Fire Plug has crooked feet and a record that stands out. The 8-year-old has shown there's a place for pigeon-toed thoroughbreds -- a high place -- and can re-emphasize it in the Northern Wolf Handicap today at Laurel.

The six-furlong race, named after the colt who set track records at Laurel and Pimlico last year before retiring to stud, is one of two stakes races on the program. Earlier, Forry Cow How is to meet Haymaker, Gala Spinaway and five other Maryland-breds in the $75,000 Goss L. Stryker Stakes.

Trainer Bob Camac was bothered by Fire Plug's turned-in forefeet before the horse made his debut five years ago, so he ferreted out a less-stressful race at Delaware Park and planned for the worst. Fire Plug won by 13 lengths, and Camac's amazement hasn't diminished much since.

In a sport bent on fluctuation, Fire Plug has been a marvel of dependability. He enters the $50,000 Northern Wolf with 26 wins in 47 starts -- mostly against high-caliber sprinters -- and has been third or better in all but four of his races. Fire Plug, who was bred at Arthur Appleton's Ocala, Fla., farm, could surpass $650,000 in winnings with victory today.

As Fire Plug has aged, he has eschewed raw quickness for a come-from-behind approach. Camac said he trains less speed into the gelding now for longevity's sake, and Fire Plug has adapted nicely. Still, Camac wonders how long the horse can defy his structural ills.

"I don't know how he's held up this long," Camac said. "We've tried to race him sparingly. In years when his ankles are good, that's when we go. But at this age, the next time we stop him will probably be the last."

Fire Plug will be asked to carry a race-high 120 pounds, Santos Chavez included, against a bunch that also features Star Touch, Flaming Emperor and Pulverizing. If Fire Plug can get through it with no further complications, Camac said, he might find himself in the $200,000 General George Stakes next month. Suspensions Announced

Howard Wolfendale, Carlos Garcia and Steward Mitchell will begin suspensions next week, the stewards announced yesterdy.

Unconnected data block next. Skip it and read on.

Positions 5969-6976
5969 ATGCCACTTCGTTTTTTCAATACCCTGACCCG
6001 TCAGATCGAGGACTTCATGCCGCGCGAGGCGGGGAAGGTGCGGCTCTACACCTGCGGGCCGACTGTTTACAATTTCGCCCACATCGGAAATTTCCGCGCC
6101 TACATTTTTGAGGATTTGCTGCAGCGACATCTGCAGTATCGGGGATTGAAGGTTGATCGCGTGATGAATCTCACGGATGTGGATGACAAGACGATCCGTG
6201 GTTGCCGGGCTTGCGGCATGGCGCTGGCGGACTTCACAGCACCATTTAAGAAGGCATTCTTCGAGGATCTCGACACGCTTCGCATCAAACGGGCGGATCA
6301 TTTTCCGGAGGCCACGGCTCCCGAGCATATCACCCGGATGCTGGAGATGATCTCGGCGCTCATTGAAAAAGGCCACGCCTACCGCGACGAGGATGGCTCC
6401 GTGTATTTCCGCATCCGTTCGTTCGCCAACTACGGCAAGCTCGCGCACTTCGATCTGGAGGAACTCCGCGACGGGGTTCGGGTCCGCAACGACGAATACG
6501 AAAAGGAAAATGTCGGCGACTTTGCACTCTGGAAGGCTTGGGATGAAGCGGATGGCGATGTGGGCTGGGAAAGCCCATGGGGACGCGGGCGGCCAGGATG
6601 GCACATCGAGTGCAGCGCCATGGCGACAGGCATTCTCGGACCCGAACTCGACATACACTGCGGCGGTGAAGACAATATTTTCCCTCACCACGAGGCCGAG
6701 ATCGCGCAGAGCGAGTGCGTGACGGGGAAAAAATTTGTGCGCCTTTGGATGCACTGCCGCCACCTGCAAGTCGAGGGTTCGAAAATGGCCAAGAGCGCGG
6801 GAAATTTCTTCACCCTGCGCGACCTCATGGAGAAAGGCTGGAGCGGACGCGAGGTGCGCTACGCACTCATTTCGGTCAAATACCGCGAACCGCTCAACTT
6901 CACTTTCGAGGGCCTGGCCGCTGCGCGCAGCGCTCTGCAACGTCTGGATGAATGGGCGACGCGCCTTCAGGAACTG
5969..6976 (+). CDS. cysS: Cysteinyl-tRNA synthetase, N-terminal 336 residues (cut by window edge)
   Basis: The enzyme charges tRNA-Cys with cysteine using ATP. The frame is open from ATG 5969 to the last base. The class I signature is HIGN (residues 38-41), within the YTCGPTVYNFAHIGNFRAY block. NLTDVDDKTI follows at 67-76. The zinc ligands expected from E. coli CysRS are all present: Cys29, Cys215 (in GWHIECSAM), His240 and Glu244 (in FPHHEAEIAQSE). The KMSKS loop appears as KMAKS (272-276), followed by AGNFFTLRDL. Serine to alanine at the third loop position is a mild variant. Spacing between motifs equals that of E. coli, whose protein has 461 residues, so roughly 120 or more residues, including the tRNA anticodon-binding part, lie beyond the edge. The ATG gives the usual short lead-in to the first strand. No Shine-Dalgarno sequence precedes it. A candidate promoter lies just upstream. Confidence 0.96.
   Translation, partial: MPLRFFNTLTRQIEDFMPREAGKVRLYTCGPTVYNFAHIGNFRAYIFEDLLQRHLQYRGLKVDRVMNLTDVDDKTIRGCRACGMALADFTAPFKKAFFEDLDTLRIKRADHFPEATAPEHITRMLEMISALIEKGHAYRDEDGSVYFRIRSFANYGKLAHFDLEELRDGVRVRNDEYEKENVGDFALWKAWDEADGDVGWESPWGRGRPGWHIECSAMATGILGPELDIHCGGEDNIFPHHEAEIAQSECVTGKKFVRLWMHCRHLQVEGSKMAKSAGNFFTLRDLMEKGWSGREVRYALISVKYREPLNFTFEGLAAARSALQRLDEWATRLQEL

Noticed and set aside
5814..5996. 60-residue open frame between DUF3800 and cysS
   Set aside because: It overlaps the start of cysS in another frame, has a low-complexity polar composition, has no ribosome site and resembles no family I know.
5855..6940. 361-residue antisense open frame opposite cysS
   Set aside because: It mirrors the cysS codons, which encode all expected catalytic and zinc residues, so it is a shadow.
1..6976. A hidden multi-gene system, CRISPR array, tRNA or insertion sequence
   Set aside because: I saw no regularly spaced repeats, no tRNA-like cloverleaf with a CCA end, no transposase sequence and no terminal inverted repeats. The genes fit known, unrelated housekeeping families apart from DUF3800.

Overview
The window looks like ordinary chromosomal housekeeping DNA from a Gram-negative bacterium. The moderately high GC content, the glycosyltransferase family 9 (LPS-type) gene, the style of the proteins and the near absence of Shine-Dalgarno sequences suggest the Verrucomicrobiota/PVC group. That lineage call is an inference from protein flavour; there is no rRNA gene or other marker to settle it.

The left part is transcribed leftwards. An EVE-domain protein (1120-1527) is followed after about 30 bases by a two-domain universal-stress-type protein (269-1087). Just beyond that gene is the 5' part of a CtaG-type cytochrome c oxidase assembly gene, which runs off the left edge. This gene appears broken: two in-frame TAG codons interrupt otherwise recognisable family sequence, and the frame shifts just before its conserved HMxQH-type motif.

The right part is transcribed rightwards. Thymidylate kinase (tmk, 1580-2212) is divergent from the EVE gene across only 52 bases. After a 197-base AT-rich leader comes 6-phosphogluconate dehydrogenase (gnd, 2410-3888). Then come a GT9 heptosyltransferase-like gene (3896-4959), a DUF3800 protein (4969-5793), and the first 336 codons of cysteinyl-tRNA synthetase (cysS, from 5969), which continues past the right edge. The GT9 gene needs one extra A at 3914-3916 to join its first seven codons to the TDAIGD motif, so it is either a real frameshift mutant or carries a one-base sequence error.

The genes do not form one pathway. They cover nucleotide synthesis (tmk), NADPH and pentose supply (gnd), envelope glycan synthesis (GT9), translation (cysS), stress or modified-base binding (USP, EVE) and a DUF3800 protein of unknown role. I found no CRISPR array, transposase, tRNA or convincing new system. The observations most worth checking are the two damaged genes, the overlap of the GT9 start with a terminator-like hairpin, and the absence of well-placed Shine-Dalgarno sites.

Wolfendale, Laurel's highest-percentage trainer this meet, and Garcia, fourth in the nation in stakes wins last year, each drew 15-day penalties. Wolfendale was sanctioned after Barbara's Last tested positive for the tranquilizer Promazine following a win Jan. 13, Garcia after his court appeal of a 1989 Butazolidin overage in La Paramour was defeated.

Garcia's suspension begins Monday, Wolfendale's Wednesday.

The Maryland Racing Commission recently penalized Mitchell 30 days, starting Monday, because of drug violations in three of his horses last year. . . .

Television crews have been at Laurel and Pimlico to film a segment of "CBS News Sunday Morning," scheduled to air next month. The report centers around the backstretch and Jim Ryan's efforts to provide drug and alcohol rehabilitation for its workers. . . .

Jockey Andrea Seefeldt, sidelined with a bruised kidney, said she'll probably be out three to four more weeks. . . . The New York Racing Association has given Saratoga six additional days this year for a 30-day meet. . . . Dayjur has been named Europe's champion thoroughbred of 1990. . . .

Mike Steele will resign Jan. 28 as national president of the Horsemen's Benevolent and Protective Association, a position he's held since March 1987. An election for a replacement will take place later this month; the term expires in July.